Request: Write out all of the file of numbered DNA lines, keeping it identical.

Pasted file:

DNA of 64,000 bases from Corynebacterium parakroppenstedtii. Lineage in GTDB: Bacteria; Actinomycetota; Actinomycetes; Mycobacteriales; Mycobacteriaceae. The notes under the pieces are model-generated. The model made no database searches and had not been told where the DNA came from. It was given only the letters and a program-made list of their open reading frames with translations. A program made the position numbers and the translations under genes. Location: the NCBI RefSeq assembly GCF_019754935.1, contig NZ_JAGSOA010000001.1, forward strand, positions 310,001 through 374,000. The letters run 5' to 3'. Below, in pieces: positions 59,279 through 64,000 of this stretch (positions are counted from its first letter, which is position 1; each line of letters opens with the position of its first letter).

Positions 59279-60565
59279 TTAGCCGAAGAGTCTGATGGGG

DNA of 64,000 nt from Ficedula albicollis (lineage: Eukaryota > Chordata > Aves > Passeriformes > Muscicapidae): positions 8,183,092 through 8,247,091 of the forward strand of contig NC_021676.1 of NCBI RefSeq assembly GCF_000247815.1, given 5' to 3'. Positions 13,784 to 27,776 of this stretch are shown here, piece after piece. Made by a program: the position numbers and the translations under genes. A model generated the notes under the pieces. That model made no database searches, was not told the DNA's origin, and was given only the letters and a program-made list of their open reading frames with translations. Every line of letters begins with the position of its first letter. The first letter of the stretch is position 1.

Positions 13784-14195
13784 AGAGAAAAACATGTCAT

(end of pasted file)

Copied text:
DNA of 64,000 bases from Corynebacterium parakroppenstedtii. Lineage in GTDB: Bacteria; Actinomycetota; Actinomycetes; Mycobacteriales; Mycobacteriaceae. The notes under the pieces are model-generated. The model made no database searches and had not been told where the DNA came from. It was given only the letters and a program-made list of their open reading frames with translations. A program made the position numbers and the translations under genes. Location: the NCBI RefSeq assembly GCF_019754935.1, contig NZ_JAGSOA010000001.1, forward strand, positions 310,001 through 374,000. The letters run 5' to 3'. Below, in pieces: positions 59,279 through 64,000 of this stretch (positions are counted from its first letter, which is position 1; each line of letters opens with the position of its first letter).

Positions 59279-60565
59279 TTAGCCGAAGAGTCTGATGGGG

DNA of 64,000 nt from Ficedula albicollis (lineage: Eukaryota > Chordata > Aves > Passeriformes > Muscicapidae): positions 8,183,092 through 8,247,091 of the forward strand of contig NC_021676.1 of NCBI RefSeq assembly GCF_000247815.1, given 5' to 3'. Positions 13,784 to 27,776 of this stretch are shown here, piece after piece. Made by a program: the position numbers and the translations under genes. A model generated the notes under the pieces. That model made no database searches, was not told the DNA's origin, and was given only the letters and a program-made list of their open reading frames with translations. Every line of letters begins with the position of its first letter. The first letter of the stretch is position 1.

Positions 13784-14195
13784 AGAGAAAAACATGTCAT